Samsung Electronics is beefing up its tablet range with a competitor to Apple’s iPad Mini that sports a pen for writing on the screen.
The South Korean company announced yesterday in Barcelona that the Galaxy Note 8.0 will have an 8-inch screen, putting it very close in size to the Apple’s tablet, which launched in November last year with a 7.9-inch screen. It is not the first time Samsung has made a tablet that is in the Mini’s size range: Its first iPad competitor had a 7-inch screen, and it still makes a tablet of that size, but without a pen.
Samsung will start selling the new tablet in the April-to-June period, at an as yet undetermined price. It made the announcement ahead of Mobile World Congress, the wireless industry’s annual trade show, which starts today in Barcelona, Spain.
The Note 8.0 fills a gap in Samsung’s line-up of pen-equipped devices between the Galaxy Note II smartphone, with its 5.5-inch screen, and the Galaxy Note 10.1, a full-size tablet.
Samsung has made the pen, or more properly the stylus, one of the tools it uses to chip away at Apple’s dominance in both tablets and high-end smartphones.
Apple does not make any devices that work with styluses, preferring to optimize its interfaces for fingers, mice and touchpads.
Apple, as usual, is steering clear of the congress that draws 1,500 exhibitors to this Mediterranean city in northeastern Spain, and Samsung is not expected to launch its next big offer, the Galaxy S4, until some time after the show.
That may leave the field clear for rivals to tout their ambitions for a slice of the smartphone market, which is set to grow to a record 1 billion handset shipments this year according to a forecast by global consultancy Deloitte.
At this year’s mobile fair, Chinese handset makers Huawei (華為), ZTE (中興) and Lenovo (聯想) will lead an onslaught on Samsung and Apple by offering big-screen, slick, slim smartphones at lower prices, analysts say.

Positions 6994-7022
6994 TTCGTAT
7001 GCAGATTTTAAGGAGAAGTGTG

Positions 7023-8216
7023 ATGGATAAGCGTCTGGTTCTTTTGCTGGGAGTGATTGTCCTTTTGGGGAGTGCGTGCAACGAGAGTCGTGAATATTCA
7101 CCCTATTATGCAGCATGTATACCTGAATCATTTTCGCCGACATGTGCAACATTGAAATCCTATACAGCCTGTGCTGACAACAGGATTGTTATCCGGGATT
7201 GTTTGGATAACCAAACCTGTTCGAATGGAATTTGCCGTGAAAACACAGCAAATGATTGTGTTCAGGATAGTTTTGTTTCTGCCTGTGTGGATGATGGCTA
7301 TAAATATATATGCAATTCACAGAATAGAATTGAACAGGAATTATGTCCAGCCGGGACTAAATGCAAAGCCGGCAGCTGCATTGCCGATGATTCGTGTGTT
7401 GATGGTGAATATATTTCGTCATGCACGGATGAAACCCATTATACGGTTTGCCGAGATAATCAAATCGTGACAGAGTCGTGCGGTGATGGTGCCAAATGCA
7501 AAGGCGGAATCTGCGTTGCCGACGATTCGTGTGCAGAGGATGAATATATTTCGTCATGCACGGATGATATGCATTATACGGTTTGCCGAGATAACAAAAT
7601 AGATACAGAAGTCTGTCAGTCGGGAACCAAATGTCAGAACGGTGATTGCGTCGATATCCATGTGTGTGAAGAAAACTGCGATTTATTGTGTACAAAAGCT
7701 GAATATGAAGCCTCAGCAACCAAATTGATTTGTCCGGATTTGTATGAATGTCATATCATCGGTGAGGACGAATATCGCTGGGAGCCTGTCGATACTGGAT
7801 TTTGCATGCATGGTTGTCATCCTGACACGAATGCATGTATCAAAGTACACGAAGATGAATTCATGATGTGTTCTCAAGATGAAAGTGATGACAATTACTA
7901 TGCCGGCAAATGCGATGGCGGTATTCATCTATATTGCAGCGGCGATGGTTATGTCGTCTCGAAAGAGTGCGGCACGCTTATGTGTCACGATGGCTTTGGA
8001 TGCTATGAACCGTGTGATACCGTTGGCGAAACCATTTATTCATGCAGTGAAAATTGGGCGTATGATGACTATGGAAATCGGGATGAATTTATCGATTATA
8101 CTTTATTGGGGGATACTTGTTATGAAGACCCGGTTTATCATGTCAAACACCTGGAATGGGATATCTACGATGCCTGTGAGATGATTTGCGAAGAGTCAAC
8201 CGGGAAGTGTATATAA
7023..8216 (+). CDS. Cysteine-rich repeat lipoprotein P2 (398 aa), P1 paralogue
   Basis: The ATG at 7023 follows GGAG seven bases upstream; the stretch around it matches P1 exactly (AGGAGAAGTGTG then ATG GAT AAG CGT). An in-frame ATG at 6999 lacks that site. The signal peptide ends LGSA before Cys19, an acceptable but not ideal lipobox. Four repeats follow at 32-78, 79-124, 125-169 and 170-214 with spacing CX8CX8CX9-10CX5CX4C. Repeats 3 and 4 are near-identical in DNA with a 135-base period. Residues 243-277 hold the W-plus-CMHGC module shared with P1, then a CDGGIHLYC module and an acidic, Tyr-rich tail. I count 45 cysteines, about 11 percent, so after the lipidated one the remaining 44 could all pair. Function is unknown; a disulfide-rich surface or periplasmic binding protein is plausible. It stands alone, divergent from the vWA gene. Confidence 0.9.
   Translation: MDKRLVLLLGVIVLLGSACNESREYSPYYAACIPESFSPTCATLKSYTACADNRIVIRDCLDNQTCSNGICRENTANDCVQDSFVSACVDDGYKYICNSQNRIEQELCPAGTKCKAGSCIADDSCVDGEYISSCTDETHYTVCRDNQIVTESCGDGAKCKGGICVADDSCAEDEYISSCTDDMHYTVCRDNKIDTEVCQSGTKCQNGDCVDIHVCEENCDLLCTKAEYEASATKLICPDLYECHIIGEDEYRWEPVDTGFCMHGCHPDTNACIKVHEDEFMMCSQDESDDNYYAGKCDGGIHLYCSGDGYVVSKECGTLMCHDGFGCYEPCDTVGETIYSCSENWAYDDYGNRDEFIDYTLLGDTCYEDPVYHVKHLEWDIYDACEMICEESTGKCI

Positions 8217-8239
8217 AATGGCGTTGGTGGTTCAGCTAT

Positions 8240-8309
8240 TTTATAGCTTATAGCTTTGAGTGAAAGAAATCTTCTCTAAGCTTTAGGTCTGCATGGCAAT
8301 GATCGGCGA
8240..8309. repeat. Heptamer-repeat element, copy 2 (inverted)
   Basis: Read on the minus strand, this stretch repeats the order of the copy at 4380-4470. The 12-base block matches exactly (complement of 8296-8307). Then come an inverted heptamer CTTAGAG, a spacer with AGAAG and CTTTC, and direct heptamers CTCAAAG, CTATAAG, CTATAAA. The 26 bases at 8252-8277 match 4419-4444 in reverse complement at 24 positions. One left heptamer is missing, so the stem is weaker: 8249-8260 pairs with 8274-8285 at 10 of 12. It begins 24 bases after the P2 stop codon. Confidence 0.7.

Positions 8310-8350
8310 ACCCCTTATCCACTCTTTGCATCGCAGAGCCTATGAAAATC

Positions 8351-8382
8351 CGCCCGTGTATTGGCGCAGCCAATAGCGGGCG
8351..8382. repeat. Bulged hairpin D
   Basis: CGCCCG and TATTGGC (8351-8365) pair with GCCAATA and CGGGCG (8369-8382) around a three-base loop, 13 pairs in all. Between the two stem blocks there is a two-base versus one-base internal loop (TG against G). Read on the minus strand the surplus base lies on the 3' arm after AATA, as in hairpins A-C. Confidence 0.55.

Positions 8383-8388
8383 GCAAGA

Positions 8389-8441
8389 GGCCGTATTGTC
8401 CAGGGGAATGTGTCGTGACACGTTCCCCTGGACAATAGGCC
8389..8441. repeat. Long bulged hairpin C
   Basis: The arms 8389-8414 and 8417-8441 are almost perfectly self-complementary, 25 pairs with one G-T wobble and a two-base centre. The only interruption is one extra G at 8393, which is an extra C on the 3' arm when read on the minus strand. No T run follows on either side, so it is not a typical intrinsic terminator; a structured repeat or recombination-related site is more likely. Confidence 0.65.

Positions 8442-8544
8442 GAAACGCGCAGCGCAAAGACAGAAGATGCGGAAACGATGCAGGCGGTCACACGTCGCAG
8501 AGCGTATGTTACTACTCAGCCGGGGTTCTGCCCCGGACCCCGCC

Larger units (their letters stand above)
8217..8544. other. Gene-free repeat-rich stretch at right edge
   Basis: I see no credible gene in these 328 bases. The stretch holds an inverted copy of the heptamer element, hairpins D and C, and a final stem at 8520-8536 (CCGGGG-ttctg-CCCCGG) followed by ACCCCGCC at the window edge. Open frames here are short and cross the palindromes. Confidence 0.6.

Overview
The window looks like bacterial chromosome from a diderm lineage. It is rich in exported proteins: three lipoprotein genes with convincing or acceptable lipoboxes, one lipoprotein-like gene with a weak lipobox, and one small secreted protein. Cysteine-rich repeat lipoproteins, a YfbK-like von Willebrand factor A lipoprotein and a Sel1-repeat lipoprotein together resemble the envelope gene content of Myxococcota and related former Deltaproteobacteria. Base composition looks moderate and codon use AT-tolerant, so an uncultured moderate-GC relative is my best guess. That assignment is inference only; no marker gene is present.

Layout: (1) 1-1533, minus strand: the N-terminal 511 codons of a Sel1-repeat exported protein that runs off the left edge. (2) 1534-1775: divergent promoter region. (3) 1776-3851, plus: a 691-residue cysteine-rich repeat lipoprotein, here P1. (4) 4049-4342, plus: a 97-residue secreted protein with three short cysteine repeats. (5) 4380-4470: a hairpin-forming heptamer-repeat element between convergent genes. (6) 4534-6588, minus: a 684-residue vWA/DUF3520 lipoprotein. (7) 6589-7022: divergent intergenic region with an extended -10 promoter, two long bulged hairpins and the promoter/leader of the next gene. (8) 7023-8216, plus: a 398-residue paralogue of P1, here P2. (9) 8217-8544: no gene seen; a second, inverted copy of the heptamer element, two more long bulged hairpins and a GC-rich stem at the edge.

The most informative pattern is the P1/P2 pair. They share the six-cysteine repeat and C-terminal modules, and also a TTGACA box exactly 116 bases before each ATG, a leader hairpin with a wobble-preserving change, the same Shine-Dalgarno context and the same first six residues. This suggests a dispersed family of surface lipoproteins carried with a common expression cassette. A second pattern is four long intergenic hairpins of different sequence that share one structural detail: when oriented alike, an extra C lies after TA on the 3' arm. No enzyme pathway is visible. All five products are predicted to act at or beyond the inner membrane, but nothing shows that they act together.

The handset battle is part of a broader revolt against a handful of companies with a stranglehold on the booming industry’s handsets, operating systems and microchips, they say.
Demand for smartphones in developing countries could give Chinese firms a bigger opening, said Magnus Rehle, senior partner at telecommunications management consultancy group Greenwich Consulting.
“Hundreds of millions of Africans and Indians and Asians want to have a smartphone and so far the blocking point has been the price,” Rehle said, speaking from Ghana.
Now the Chinese firms were offering attractive smartphones at lower prices, he said.
“I think they will be quite successful in grabbing the new market outside of Europe and the US, and that is where the growth is,” Rehle said.
An even mightier duopoly holds sway over the operating system software that makes the smartphones work.
Google’s Android ran 69 percent of all handsets sold last year and Apple’s iOS 22 percent, a study by independent analytical house Canalys said.
Yet they face challengers, including Mozilla’s new open-sourced Firefox OS, backed by an array of mobile phone operators.
However, Microsoft’s new Windows Mobile operating system is struggling.
“The number of apps that is available is one thing that is blocking Windows from being successful,” Rehle said. “They have had problems and everybody is hoping this will change because the duopoly is maybe not good for the market.”
Firefox could face similar difficulties, he predicted.
A battle has broken out, too, over the processor chips that run the smartphones.
Santa Clara, California-based Intel is offering new high-performance chips to break its way into smartphones, of which almost all now use chip technology licensed by ARM, based in Cambridge, England.
The potential rewards for Intel could be rich: The market in processor chips for smartphone applications was worth nearly 7 billion euros (US$9 billion) last year, IHS communications technology analyst Francis Sideco said.
Despite robust growth in smartphones and tablet sales the mobile industry still faces a major challenge moving customers over to new ultrafast fourth generation, or 4G, networks, which can offer speeds similar to a fixed fiber-optic connection.
“There are 3G networks in many parts of the world like in Sweden that have been overcrowded and then you have parallel 4G networks that are almost empty,” Rehle said.
Network operators need to convince their customers to pay a little more for the faster speeds, he said, pointing to videos as the “killer application” to lure people to the system over the longer term.
If the operators succeed, they can make more money and invest in greater capacity, the analyst said.
“Otherwise, they will have problems,” Rehle added.